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bMS 16076

Unitarian Universalist Service Committee. Audiovisual Records, Photographs, 1940-1980: A Finding Aid.

Andover-Harvard Theological Library, Harvard Divinity School, Harvard University

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Andover-Harvard Theological Library, Harvard Divinity School, Harvard University

© President and Fellows of Harvard College

Descriptive Summary

Call No.: bMS 16076
Repository: Andover-Harvard Theological Library, Harvard Divinity School, Harvard University
Creator: Unitarian Universalist Service Committee.
Title: Unitarian Universalist Service Committee. Audiovisual Records, Photographs, 1940-1980.
Date(s): 1940-1980.
Quantity: 14 boxes
Abstract: Photographs of relief efforts by the UUSC throughout Europe, the United States, and other countries. The records cover 1940-1980.

Access:

There are no restrictions on access to this collection.

Biographical / Historical

The Unitarian Service Committee was formed as a standing committee of the American Unitarian Association in May 1940. Its purpose was to be a committee to investigate opportunities both in America and abroad for humanitarian service. During and after World War II, the Unitarian Service Committee aided hundreds of displaced persons in occupied countries, allowing many of them to find passage to the United States. The present-day Unitarian Universalist Service Committee continues to endeavor to advance human rights and social justice throughout the world.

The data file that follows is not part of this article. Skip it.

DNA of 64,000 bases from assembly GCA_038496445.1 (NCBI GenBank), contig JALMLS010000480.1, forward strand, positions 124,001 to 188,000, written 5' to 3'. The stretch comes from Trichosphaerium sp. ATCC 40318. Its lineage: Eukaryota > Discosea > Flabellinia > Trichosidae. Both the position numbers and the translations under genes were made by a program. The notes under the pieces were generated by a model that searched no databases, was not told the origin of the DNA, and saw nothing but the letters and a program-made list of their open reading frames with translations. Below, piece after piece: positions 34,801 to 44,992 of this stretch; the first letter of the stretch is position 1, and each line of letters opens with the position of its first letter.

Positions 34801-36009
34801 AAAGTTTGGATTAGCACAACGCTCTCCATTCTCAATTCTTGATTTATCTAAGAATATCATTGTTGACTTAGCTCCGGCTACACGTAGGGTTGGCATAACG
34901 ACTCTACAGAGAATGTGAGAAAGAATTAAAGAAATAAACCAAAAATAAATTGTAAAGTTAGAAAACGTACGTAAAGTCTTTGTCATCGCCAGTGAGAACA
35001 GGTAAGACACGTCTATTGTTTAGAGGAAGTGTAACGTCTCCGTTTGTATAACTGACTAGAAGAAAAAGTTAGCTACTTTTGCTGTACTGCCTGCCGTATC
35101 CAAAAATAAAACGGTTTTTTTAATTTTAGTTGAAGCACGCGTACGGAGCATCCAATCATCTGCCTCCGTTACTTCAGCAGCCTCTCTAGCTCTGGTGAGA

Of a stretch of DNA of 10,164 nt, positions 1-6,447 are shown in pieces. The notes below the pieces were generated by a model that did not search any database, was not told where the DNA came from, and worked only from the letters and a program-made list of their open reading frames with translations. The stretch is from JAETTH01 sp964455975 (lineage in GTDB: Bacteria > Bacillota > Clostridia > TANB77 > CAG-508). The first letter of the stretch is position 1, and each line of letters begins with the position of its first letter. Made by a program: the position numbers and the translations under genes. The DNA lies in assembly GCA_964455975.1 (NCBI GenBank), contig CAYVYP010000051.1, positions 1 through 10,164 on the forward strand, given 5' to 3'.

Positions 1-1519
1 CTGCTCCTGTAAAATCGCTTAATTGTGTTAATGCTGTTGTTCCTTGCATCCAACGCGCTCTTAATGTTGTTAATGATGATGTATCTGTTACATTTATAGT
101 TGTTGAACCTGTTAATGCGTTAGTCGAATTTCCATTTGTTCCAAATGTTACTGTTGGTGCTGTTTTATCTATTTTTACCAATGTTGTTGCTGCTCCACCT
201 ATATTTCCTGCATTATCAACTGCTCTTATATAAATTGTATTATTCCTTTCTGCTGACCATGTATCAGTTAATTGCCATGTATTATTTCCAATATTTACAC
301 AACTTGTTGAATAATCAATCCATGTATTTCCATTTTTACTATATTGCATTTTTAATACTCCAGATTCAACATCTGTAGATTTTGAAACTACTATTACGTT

Scope and Contents

The photographs in this collection document the relief efforts of the Unitarian and Universalist Service Committees in a number of countries throughout the world, including France, Germany, Hungary, Czechoslovakia, and Poland. During and after World War II, the Unitarian Service Committee administered 10 homes for displaced and unaccompanied children in the British Zone of Germany, in cooperation with the International Relief Organization of the United Nations and the British Control Commission. The Arbeiterwohlfahrt, an anti-Nazi German workers' organization that had been suppressed under Hitler, also participated in directing these homes. The Service Committees were also very active in France, offering medical assistance, shelter, food, and clothing to many victims of war in Paris, Lyon, Marseille, Meillon, Monnetier, Modane, St. Goin, St. Jean de Luz, and Toulouse. 
This collection also includes photographs of many key USC members, such as William Emerson, Duncan Howlett, Elizabeth and Robert Dexter, Persis Miller, Gustav Ulrich, Helen Fogg, Charles Joy, and Noel Field. It also includes photographs of some of the children rescued by Martha Sharp; the Diamant sisters, 1942; Mercedes Brown, 1940; and the Theis sisters, 1940. 

General

The number after the slash in each entry in the following list indicates the box number, and the number in parentheses is the folder number. Portions of this collection have been digitized for a collaborative project with the U.S. Holocaust Museum and the Centre de Documentation Juive Contemporaine (CDJC), France. Those items have a "See digital image" link.

Container List


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